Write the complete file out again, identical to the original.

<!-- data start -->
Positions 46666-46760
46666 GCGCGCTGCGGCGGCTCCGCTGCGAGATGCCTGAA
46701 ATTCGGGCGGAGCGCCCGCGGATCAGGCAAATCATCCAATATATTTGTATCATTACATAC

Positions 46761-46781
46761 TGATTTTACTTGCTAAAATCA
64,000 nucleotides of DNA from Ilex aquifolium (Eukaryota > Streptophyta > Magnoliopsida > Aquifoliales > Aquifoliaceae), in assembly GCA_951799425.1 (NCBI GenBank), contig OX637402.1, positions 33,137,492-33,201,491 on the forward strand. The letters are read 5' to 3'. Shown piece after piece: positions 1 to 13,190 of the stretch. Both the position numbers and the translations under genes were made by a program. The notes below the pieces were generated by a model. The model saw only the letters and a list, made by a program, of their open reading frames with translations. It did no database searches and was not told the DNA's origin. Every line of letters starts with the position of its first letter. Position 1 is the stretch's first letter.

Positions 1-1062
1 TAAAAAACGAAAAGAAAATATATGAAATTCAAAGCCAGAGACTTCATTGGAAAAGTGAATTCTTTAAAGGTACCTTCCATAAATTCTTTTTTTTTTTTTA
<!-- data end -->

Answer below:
Positions 46666-46760
46666 GCGCGCTGCGGCGGCTCCGCTGCGAGATGCCTGAA
46701 ATTCGGGCGGAGCGCCCGCGGATCAGGCAAATCATCCAATATATTTGTATCATTACATAC

Positions 46761-46781
46761 TGATTTTACTTGCTAAAATCA
64,000 nucleotides of DNA from Ilex aquifolium (Eukaryota > Streptophyta > Magnoliopsida > Aquifoliales > Aquifoliaceae), in assembly GCA_951799425.1 (NCBI GenBank), contig OX637402.1, positions 33,137,492-33,201,491 on the forward strand. The letters are read 5' to 3'. Shown piece after piece: positions 1 to 13,190 of the stretch. Both the position numbers and the translations under genes were made by a program. The notes below the pieces were generated by a model. The model saw only the letters and a list, made by a program, of their open reading frames with translations. It did no database searches and was not told the DNA's origin. Every line of letters starts with the position of its first letter. Position 1 is the stretch's first letter.

Positions 1-1062
1 TAAAAAACGAAAAGAAAATATATGAAATTCAAAGCCAGAGACTTCATTGGAAAAGTGAATTCTTTAAAGGTACCTTCCATAAATTCTTTTTTTTTTTTTA